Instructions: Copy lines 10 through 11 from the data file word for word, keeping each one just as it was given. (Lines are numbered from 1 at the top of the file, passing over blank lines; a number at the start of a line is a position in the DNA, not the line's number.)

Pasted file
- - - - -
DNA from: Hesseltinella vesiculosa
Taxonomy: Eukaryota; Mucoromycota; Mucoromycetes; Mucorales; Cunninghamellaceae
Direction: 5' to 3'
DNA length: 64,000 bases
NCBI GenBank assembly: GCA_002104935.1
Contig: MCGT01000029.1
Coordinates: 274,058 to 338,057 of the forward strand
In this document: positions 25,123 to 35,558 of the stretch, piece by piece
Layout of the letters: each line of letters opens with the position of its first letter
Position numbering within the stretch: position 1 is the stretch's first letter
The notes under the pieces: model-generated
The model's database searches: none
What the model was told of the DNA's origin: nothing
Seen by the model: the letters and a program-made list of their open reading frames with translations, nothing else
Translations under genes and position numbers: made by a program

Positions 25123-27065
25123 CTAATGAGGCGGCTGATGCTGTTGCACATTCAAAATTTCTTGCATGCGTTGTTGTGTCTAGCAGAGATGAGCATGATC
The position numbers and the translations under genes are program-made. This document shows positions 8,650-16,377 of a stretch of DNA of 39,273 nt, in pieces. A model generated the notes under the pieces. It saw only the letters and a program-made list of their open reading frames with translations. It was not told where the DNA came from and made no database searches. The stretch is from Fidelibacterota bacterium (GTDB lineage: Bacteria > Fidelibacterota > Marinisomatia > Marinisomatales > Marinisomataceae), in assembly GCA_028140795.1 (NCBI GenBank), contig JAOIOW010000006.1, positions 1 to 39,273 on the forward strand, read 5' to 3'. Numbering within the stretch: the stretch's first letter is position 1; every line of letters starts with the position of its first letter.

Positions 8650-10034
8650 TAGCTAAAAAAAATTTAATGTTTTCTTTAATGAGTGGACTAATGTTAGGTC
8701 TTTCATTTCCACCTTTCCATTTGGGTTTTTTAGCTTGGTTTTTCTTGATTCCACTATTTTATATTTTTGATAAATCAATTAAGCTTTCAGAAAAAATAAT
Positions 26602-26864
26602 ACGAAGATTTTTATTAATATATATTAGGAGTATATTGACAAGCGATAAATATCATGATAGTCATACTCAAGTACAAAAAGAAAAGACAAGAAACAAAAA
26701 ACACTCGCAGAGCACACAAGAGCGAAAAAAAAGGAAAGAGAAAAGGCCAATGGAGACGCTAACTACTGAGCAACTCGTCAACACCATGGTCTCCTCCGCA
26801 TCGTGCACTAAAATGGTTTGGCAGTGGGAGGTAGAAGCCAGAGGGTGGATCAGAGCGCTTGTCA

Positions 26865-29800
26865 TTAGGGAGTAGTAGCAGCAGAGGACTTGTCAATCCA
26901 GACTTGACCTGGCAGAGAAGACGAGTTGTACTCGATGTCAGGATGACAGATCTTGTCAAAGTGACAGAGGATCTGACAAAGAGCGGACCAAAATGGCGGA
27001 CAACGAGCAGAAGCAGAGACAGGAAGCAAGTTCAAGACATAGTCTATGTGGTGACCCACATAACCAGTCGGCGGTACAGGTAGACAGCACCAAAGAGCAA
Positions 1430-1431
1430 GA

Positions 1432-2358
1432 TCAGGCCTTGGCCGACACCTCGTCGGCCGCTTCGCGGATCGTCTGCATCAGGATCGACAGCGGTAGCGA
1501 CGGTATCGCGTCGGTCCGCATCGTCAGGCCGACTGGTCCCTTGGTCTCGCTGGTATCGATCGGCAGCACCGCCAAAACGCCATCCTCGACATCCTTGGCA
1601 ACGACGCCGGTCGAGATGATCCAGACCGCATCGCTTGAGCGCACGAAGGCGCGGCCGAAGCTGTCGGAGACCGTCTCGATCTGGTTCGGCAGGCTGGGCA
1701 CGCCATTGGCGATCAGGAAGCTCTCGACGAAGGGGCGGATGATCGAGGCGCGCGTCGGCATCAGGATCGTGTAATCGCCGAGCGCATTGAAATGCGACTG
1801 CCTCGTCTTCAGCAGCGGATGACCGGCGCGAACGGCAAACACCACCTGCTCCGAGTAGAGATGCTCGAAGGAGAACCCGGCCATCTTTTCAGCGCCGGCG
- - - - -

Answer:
Position numbering within the stretch: position 1 is the stretch's first letter
The notes under the pieces: model-generated